Hum­ble road from Louisiana to Mont­bello, and back to Louisiana, helped shape Nuggets’ new­est star

The Denver Post - - FRONT PAGE - By Nick Kos­mider

Two decades be­fore her son be­came the high­est­paid ath­lete in Colorado his­tory, Bet­tye Mill­sap loaded her four boys into the car and put the Rocky Moun­tains in her rearview mir­ror.

She had moved from Louisiana 11 years ear­lier, in the late 1980s, and set­tled in Mont­bello, just out­side the heart of Den­ver. Her se­cond-old­est son, Paul, quickly de­vel­oped an affin­ity for foot­ball and be­came a mid­dle school quar­ter­back.

But Bet­tye needed help. She had to work mul­ti­ple jobs to pro­vide for her sons as a sin­gle mother. She couldn’t also be home all day to keep them out of trou­ble. So the fam­ily left Den­ver and went back to Louisiana, a foot- ball-mad state if ever there were one.

Just not in the iso­lated coun­try town at the end of their road map.

“There was no foot­ball in Downsville, Louisiana,” said Johnny Sim­mons, Paul Mill­sap’s un­cle and one of his coaches at Louisiana Tech. “It was bas­ket­ball. That’s some­thing we did re­li­giously. We just played and played and played.”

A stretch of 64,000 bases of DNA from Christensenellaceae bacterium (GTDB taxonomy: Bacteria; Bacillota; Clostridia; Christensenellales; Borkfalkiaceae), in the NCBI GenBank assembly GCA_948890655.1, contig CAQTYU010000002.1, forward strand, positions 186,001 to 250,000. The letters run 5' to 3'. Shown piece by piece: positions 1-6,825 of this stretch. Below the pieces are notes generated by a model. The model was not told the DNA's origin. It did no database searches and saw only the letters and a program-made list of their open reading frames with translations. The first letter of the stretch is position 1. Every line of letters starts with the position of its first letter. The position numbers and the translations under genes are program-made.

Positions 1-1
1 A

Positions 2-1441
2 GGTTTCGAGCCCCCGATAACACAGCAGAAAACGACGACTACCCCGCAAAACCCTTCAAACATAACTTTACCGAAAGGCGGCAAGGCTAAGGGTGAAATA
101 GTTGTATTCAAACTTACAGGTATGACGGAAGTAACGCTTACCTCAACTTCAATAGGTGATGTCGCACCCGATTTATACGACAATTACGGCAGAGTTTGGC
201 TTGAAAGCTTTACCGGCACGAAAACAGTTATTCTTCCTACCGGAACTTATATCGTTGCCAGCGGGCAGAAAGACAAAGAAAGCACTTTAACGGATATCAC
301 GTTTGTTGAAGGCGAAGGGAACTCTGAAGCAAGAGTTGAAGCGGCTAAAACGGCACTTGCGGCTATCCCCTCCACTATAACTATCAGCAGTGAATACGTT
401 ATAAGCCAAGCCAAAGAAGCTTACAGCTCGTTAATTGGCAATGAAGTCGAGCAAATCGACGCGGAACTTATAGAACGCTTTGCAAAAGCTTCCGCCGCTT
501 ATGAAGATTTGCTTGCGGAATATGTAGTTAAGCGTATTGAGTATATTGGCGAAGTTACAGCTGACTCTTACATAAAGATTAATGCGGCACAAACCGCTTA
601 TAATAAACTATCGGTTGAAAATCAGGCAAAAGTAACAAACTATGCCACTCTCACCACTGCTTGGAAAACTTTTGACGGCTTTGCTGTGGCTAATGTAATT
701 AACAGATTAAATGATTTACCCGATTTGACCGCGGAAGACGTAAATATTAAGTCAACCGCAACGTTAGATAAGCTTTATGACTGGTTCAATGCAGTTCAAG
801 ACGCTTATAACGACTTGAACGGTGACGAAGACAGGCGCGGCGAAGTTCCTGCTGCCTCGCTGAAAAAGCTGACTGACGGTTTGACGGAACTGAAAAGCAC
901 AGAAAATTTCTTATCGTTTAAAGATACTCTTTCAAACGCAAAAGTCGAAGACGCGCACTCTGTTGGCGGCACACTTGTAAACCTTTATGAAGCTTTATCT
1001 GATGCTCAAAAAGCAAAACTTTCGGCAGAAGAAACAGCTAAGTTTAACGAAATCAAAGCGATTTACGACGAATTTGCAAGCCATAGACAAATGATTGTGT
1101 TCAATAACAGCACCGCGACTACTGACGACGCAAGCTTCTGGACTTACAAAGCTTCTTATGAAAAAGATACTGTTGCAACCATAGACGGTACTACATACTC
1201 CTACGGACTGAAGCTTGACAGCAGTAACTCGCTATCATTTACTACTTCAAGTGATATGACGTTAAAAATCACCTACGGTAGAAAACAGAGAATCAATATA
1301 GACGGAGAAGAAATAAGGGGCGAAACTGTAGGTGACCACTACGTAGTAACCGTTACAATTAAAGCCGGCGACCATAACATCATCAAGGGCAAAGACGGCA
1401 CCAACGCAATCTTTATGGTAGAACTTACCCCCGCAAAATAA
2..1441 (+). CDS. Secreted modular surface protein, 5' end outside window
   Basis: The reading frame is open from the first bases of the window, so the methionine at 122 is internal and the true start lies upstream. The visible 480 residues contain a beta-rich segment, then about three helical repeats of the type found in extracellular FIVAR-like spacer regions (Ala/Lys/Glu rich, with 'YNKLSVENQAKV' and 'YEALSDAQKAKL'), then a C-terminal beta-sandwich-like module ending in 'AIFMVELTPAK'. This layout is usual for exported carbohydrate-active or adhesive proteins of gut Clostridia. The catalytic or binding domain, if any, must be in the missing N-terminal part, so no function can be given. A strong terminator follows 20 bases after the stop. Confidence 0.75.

Mill­sap was in­tro­duced Thurs­day as per­haps the most high-pro­file free

agent in Nuggets his­tory. With a three-year, $90 mil­lion con­tract in his name, he also is the high­est­paid ath­lete in the state’s pro sports his­tory, in terms of av­er­age an­nual salary.

But the mag­ni­tude of his ar­rival as a four-time NBA all-star and post­sea­son reg­u­lar is be­lied by a hum­ble up­bring­ing cen­tered on the bonds of fam­ily found on faith, hu­mil­ity and sweat eq­uity. They were the val­ues that helped him go from an un­her­alded prospect pick­ing up bas­ket­ball as a sopho­more at Gram­bling Lab High School to a se­cond-round draft pick by the Utah Jazz to one of the most ef­fi­cient front­court play­ers in the NBA, a path on which lit­tle was guar­an­teed.